Arizona's arsenal giving opposing defenses fits

TAMPA — The question came from a reporter standing a few rows deep in front of Edgerrin James’ podium.

“Edgerrin!” the reporter said. “What makes the Arizona Cardinals offense so good?”

The Cardinals running back raised his head to make eye contact with the reporter.

“Options,” he said. “We have so many options. I think that is what it really boils down to. We are capable of running the ball. We are capable of passing the ball. It’s the tough catch that separates us from a lot teams. (Larry) Fitzgerald is going to make some tough catches. Anquan Boldin is going to make some nice runs after the catch.

“It’s the little things that make you good. Sometimes, defenses play the right coverage, and they have the people in position, but when you have somebody like Fitzgerald just go up and make those plays, that’s the difference.”

A difference that propelled the Cardinals to Super Bowl XLIII, where the NFC champions will face the Pittsburgh Steelers, kings of the AFC, on Sunday at Tampa’s Raymond James Stadium.

Those dynamic options allowed Arizona to rip through opposing defenses during the regular season.

The Cardinals averaged 365 yards of total offense and 26.7 points per game, good for fourth overall in the NFL in both categories.

Arizona, which spent decades as the NFL’s doormat prior to the 2008 campaign, accomplished those prolific offensive statistics with an anemic running game that was last in the league, averaging 73.6 rushing yards a game.

“We’ve got great players,” said Cardinals quarterback Kurt Warner, a former two-time league MVP with the St. Louis Rams. “You don’t have great teams, great offenses, great defenses without great players. We have a scheme that fit us, but we have a lot of great players fitting into a scheme, and we are playing at a high level.”

Arizona has three 1,000-yard receivers in Fitzgerald, Boldin and Steve Breaston.

Warner, the MVP of Super Bowl XXXIV, revived his career this season, passing for more than 4,500 yards and 30 touchdowns. He completed 67 percent of his passes in the regular season.

The barrage of offense spilled over into the playoffs.

In three postseason victories, Fitzgerald has an NFL-record 419 receiving yards, and he has five touchdown receptions.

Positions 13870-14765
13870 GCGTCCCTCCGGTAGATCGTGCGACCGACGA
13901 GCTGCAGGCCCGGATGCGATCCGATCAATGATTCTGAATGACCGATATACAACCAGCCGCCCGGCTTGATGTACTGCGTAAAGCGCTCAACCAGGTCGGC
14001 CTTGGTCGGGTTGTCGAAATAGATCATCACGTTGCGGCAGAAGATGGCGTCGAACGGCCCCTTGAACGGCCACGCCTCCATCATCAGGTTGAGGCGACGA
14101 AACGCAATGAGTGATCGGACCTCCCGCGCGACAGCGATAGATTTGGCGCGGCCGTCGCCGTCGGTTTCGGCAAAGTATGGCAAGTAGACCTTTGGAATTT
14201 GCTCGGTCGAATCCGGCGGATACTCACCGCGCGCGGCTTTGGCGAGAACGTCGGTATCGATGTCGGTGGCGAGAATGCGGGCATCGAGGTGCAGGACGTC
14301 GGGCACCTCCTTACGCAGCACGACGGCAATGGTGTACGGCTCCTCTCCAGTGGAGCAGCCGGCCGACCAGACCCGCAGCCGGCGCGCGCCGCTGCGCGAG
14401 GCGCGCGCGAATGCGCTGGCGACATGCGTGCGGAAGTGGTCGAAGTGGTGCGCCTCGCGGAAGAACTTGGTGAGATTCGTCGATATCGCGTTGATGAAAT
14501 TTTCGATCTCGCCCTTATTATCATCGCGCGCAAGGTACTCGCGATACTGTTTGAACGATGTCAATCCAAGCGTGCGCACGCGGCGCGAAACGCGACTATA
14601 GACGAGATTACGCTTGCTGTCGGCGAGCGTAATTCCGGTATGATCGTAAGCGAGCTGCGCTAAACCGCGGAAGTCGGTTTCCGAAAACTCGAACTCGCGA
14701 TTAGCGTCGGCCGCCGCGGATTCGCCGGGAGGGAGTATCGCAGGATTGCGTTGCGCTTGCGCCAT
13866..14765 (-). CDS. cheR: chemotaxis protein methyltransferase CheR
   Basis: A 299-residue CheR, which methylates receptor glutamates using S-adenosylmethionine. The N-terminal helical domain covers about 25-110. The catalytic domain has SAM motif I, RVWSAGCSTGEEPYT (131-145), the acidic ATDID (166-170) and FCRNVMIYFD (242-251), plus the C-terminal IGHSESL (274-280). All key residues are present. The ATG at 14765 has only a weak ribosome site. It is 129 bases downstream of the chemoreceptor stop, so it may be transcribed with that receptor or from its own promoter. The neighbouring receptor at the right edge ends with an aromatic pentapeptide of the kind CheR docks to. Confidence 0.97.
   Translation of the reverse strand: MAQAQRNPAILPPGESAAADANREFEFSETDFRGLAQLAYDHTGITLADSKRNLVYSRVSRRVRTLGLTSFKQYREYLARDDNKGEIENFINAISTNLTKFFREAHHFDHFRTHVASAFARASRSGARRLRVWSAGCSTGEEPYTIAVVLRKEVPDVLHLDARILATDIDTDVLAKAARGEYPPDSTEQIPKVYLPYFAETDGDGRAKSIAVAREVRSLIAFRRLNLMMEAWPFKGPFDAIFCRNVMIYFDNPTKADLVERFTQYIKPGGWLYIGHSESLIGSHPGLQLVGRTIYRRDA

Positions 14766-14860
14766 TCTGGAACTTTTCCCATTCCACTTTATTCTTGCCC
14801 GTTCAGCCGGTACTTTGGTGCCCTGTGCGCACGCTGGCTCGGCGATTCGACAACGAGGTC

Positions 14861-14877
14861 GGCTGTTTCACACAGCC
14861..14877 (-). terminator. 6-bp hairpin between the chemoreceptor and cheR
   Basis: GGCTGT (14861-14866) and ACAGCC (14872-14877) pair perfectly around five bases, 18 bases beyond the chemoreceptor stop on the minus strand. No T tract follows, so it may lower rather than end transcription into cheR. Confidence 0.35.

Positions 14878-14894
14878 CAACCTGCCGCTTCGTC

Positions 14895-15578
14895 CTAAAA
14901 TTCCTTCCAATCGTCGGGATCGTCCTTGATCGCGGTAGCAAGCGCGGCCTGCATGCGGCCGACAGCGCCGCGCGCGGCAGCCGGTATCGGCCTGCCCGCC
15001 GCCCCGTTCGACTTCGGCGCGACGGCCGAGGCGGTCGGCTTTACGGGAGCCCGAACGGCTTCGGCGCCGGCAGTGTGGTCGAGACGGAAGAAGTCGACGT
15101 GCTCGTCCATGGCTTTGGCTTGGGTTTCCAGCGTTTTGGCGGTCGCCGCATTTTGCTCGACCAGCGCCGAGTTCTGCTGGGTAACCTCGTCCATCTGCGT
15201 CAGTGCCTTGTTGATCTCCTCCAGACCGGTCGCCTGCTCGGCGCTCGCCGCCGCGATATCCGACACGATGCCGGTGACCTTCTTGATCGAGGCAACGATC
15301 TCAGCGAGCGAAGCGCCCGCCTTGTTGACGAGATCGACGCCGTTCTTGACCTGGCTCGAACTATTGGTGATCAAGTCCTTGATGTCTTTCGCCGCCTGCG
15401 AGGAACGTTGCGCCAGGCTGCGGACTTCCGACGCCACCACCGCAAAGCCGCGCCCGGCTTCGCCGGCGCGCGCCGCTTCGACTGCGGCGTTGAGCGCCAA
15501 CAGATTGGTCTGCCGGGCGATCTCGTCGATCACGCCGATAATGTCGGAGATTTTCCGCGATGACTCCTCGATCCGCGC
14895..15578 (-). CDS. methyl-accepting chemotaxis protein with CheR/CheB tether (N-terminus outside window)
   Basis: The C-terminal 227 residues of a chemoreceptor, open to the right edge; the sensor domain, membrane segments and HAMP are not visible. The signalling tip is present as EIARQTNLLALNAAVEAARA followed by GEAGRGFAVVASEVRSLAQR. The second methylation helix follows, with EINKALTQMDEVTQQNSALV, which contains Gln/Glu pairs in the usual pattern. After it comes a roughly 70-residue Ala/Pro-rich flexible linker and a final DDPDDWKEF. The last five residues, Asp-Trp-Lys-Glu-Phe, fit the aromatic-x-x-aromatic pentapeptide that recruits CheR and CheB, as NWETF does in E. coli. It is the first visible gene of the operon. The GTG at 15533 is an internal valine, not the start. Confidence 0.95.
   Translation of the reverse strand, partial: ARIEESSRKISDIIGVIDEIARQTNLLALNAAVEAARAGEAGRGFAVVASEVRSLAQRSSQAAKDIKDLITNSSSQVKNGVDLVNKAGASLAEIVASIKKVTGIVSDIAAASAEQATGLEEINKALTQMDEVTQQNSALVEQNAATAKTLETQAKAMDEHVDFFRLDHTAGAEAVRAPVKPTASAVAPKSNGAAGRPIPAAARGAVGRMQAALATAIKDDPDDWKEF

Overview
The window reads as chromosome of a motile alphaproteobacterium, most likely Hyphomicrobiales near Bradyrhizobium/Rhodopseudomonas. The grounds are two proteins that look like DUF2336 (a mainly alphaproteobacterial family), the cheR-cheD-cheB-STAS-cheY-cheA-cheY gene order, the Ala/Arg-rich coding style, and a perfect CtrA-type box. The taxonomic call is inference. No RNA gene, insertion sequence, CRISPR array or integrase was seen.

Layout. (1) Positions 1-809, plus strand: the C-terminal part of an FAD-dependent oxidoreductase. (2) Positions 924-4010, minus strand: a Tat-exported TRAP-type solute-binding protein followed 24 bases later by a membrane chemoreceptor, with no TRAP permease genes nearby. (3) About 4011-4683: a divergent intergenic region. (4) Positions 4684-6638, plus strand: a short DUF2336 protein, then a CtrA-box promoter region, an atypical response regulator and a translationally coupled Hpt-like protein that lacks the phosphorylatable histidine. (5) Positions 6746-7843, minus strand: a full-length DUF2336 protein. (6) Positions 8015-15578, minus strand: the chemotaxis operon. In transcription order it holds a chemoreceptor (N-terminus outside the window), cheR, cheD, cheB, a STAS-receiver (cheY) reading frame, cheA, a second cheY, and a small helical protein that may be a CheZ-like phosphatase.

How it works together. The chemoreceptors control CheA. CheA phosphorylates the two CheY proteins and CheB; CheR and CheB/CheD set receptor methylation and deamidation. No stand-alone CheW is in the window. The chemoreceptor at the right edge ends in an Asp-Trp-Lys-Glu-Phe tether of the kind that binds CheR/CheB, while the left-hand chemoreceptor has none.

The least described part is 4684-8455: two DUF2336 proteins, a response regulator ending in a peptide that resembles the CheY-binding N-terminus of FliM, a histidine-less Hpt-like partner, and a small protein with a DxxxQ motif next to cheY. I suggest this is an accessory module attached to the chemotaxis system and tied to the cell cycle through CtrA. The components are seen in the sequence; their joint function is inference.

Warner has thrown eight touchdown passes and only two interceptions.

More importantly, James, a four-time Pro Bowler who was benched earlier this season, has rushed for a team-leading 203 yards and is averaging nearly four yards a carry.

A balanced Cardinals’ offense has created a few restless nights for the Steelers.

“(Warner’s) got some good players around him,” Pittsburgh linebacker Lamarr Woodley said. “When he throws the ball out there they’re definitely going to catch it, get a lot of yards after the catch. He also has a nice running back and a great line. When you have guys like that around you, you’re able to produce big numbers. As a defense, we have to go out there and put pressure on him. If we put pressure on him, he can’t get the ball to those guys.”

The Cardinals limped into the playoffs, having lost four of their last five games, but Warner credits the players’ individual accountability for their run to the Super Bowl.

“We realized it’s not about one side of the ball,” Warner said. “If we want to win it’s going to take everybody. The last four weeks we’ve really come together as a team, and guys have held each other accountable, and guys have looked to be accountable to their teammates and say, ‘Hey, when I’m in an opportunity to make a play, I’m going to make that play for you,’ and they expect the same from their teammates. With that, we’ve grown together and have played our best football.”